The followers of Judaism have been discriminated against and
attacked for their faith since the earliest times of antiquity. But
Tuesday's shootings in a Jewish community center in Los Angeles may
be emblematic of something new: the hardening face of modern anti-
Among the general public, anti-Semitism has declined significantly
over the decades. But among the alienated extremists willing to
resort to violence, symbols of the Jewish community are becoming
primary targets, say experts who track the problem.
While largely an American phenomenon, these alienated extremists
are attracting followers in other nations, from Australia to Austria.
"If you look at the organized white-supremacist movement, anti-
Semitism has never been higher," says Mark Potok of the Southern
Poverty Law Center in Montgomery, Ala. "Jews have not been the No. 1
enemy of these groups historically, but now they are."
The suspect in the Jewish community center shootings, Buford
Furrow Jr., has allegedly told federal law-enforcement officials he
carried out the attack because he wanted to "send a message to
America" by killing Jews.
It would be wrong to make too much of his motivation, experts
caution. A person who would target small children is by definition
And overall, anti-Semitism is far from the deep and troubling
stain on the world that it once was. In the United States, anti-
Semitic acts have been on a slow decline throughout most of the
1990s, according to Anti-Defamation League statistics, despite a
slight 2 percent rise last year. The ADL counted 1,611 anti-Semitic
incidents in the US in 1998, up from 1,571 the year before.
The percentage of Americans who harbor anti-Jewish views is now
12, according to ADL statistics. While that still seems far too
high, it is lower than the comparable figure from 1964 of 29 percent.
To read too much into the activity of a few extremists would be to
play into their hands.
"Their goal is to stir up hatred and create religious and ethnic
divisions we've tried so hard to overcome in the last couple of
decades," says Jonathan Sarna, an expert in American Jewish history
at Brandeis University in Waltham, Mass.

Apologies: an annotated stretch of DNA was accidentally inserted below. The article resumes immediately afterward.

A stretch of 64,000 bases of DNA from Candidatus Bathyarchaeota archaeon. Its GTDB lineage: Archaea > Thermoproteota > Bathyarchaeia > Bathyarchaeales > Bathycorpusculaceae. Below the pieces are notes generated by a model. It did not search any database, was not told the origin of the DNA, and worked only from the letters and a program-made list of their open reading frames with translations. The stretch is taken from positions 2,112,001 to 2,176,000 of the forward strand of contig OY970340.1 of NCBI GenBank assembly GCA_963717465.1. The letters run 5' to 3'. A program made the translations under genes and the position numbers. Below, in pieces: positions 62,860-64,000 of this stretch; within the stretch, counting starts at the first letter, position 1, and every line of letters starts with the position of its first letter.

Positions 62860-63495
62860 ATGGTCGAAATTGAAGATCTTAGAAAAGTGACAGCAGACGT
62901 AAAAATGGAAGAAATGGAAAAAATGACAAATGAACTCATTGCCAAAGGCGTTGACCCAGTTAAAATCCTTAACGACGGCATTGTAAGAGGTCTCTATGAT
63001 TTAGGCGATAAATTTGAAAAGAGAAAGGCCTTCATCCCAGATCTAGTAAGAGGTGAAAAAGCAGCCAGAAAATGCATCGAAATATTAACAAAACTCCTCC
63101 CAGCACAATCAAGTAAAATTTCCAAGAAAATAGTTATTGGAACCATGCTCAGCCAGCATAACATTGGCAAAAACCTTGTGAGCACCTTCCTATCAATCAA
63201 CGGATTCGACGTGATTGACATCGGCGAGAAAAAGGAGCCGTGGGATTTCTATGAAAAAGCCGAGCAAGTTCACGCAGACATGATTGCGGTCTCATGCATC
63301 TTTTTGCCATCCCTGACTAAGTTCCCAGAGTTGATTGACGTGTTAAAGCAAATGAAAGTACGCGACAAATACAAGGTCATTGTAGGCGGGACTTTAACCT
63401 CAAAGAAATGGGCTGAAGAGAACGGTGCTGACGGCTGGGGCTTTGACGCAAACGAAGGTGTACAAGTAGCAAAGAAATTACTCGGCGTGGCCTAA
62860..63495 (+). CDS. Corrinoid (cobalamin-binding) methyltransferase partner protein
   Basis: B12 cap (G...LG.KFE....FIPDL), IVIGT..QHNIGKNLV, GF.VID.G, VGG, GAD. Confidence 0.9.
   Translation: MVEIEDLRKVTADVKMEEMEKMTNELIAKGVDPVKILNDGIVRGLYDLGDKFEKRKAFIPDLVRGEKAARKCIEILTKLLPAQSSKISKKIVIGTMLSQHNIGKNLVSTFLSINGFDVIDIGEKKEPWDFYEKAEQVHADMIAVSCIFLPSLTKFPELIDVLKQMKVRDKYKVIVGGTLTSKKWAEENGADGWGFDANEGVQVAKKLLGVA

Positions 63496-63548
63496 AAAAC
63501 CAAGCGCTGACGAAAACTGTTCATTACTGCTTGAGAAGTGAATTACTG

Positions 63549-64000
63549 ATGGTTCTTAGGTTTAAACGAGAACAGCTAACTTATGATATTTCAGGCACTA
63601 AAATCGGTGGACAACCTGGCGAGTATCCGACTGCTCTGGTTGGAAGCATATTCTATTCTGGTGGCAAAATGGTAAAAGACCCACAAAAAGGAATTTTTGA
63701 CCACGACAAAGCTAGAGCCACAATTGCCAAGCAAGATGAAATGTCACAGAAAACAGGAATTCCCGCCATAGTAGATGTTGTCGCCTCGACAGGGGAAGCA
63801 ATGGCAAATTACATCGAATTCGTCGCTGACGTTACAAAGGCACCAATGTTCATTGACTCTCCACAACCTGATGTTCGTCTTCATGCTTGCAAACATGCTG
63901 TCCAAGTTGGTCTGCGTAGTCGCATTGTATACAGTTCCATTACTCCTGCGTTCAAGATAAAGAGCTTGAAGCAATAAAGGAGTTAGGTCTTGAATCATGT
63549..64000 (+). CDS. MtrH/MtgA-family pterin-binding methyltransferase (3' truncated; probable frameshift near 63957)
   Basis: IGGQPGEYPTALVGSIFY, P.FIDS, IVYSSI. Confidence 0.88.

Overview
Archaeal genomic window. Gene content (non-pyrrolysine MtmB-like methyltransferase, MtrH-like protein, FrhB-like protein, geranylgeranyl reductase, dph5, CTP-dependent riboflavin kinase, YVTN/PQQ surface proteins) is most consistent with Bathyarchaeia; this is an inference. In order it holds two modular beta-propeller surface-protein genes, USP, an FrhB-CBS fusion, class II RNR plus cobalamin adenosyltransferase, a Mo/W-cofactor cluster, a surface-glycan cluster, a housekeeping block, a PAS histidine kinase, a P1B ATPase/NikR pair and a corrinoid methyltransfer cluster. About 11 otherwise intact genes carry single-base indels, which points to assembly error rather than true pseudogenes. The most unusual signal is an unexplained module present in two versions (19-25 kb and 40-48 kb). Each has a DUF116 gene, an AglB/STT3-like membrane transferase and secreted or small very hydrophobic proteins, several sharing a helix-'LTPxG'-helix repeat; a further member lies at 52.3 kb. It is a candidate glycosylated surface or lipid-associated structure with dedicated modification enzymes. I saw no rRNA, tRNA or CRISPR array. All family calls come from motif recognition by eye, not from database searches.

There have been several changes in the character of anti-Semitic
activity, however, say Mr. Sarna and other experts.
One is the increased likelihood that Jewish institutions, not just
individuals, will be attacked. There have been several synagogue
bombings on the West Coast recently, as well as community-center
The other is a heightened level of violence. "There are a growing
number of cases where people are physically harmed" instead of just
property damaged, says Chris Freeman of the Center for Democratic
Renewal, an Atlanta-based civil rights group that monitors far-right
extremists. "That is a trend we are seeing."
Roots of hatred
This stems from the rise of organized hatred in America. Whether
it goes by the name of Aryan Nations, or The Order, or Christian
Identity, it bears similar characteristics: An alienated fringe of
extremists unite on the Internet and in the name of their own brand
of Christianity, are increasingly willing to take desperate steps to
promote their doctrine of hate.
The theology, if it can be called that, of these groups often
holds that Jews, blacks, and other traditional scapegoats are "mud
people" or the spawn of the devil, and that they must be eliminated
from the earth if true Christianity is ever to return.
These groups take a dash of neo-Nazi thinking, a pinch from the Ku
Klux Klan, and a dose of myths from the 1930s that have been totally
discredited - such as the belief that banking is controlled by a
Jewish conspiracy - and mix them together into a combustible product.
Today, the Christian Identity movement is in many ways the glue
that holds the radical right together, says Mr. …